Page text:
“She cries forsooth let go…”
This song is usually better known as ‘I Care Not For These Ladies’, and was written by the composer Thomas Campion (1567 – 1620). There was a brief period, around the time of Shakespeare, when English composers like John Dowland, Philip Rosseter and Thomas Campion produced these brilliant lute songs, usually about love and frequently melancholy, that remind me so much of the modern singer / songwriters. And this song particularly sounded to me like it would really fit a much more modern arrangement. (Incidentally, I changed the line ‘we must give golden showers’ to ‘we must give gifts in showers’ because, to me at least, ‘golden showers’ are associated with urolagnia, and I didn’t want to giggle every time I sang it.)
A note on Thomas Campion and consent
When I adapted this song in 2012/13 I was aware it was potentially problematic. But I gave it the benefit of the doubt, for a number of reasons. The chorus is ‘When we court and kiss she cries “forsooth let go”, but when we go where comfort sits she never will say no’. I gave that the benefit of the doubt because the song seemed to me to be clearly fictional, and in the style of romantic pastoralism that was popular at the time. And I assumed that this guy wouldn’t make up a scenario where his romantic interest didn’t actually want his advances. And therefore this surely was a celebration of a down-to-earth country girl who was genuinely in love with the singer of the song, but wanted to put on a show of ‘propriety’ in public. Right? I was also distracted by the fact that I thought it had a great melody, and finding traditional music to adapt can be a tedious task. For every moderately good tune I find, there are at least 20 that don’t make the grade.
But since adapting this song, I’ve listened to quite a bit more from its composer, Thomas Campion. And I think I called it wrong. This was a guy who clearly enjoyed the idea of romantic scenarios where consent is ambiguous at best, and it’s a theme that recurs in a lot of his songs. (It Fell On A Soomer’s Day being just one example.) Does this matter, in a song whose author died centuries ago? Well, if you’re performing it as ‘traditional music’ and thus bringing it into a sense of cultural tradition, then yes, it does. This is some nasty shit right here. This kind of deliberate ambiguity is what makes sexual predators powerful: they use it to confuse and disorientate, and that’s part of what gets them off. And that’s something that as a society we’re currently trying to stamp out, rather than celebrate.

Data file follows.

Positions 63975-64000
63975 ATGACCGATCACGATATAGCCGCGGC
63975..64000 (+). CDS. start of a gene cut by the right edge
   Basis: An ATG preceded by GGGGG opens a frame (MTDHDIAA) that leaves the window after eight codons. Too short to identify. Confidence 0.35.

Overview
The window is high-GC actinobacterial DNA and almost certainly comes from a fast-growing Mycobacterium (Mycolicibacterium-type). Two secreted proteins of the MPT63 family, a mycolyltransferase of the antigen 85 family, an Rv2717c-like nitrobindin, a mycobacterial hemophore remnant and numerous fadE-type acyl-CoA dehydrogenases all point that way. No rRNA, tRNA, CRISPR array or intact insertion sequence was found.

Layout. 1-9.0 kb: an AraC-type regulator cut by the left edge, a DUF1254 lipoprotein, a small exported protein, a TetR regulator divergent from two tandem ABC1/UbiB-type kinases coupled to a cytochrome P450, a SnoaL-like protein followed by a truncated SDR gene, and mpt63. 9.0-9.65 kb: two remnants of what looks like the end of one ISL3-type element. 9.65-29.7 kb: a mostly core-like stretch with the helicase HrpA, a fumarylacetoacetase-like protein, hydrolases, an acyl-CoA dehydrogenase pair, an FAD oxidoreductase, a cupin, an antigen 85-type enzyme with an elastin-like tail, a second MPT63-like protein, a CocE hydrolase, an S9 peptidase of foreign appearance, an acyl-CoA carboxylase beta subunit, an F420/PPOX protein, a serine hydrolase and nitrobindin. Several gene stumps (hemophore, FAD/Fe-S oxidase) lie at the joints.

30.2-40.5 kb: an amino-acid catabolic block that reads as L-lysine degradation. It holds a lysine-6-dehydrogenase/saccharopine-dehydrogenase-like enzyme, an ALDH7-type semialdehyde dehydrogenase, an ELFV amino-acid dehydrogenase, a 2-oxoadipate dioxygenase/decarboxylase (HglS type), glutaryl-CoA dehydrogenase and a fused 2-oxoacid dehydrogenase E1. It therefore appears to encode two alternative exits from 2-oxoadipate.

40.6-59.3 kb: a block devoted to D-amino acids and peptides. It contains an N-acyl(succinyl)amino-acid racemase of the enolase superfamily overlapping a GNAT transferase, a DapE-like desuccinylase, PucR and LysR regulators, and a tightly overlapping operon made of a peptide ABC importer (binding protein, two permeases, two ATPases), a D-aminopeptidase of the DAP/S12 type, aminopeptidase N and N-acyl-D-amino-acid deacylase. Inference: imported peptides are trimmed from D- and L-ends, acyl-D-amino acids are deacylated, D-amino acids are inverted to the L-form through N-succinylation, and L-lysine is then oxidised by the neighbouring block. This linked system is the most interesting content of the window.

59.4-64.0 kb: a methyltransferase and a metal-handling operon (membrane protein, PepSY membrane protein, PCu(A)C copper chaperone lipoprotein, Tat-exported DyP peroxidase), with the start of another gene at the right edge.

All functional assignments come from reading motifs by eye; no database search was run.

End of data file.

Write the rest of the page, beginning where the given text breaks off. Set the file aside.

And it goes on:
Will I keep performing this song? Yes. I don’t believe in censoring every song with objectionable content. But I do believe in making it clear that I find it objectionable. And I’m working on another version, which captures in the music this sinister predator aspect that I should have picked up on the first time around.
JCB (November 2017)
I care not for these ladies
That must be wooed and prayed,
Give me kind Amarillis
The wanton country maid,
Nature art disdaineth,
Her beauty is her own,
For when we court and kiss,
She cries forsooth let go
But when we come where comfort is
She never will say no.
If I love Amarillis,
She gives me fruit and flowers,
But if we love these ladies,
We must give gifts in showers,
Give them gold that sell love,
Give me the nutbrown lass,
Who when we court and kiss, etc.
These ladies must have pillows,
And beds by strangers wrought,
Give me a bower of willows,
Of moss and leaves unbought.
And fresh Amarillis
With milk and honey fed,
Who when we court and kiss, etc.
Credits & Copyright
Traditional, adapted and recorded by James Bell in 2012/3. Released in November 2013. Remastered in November 2017. (P) House of Lyra.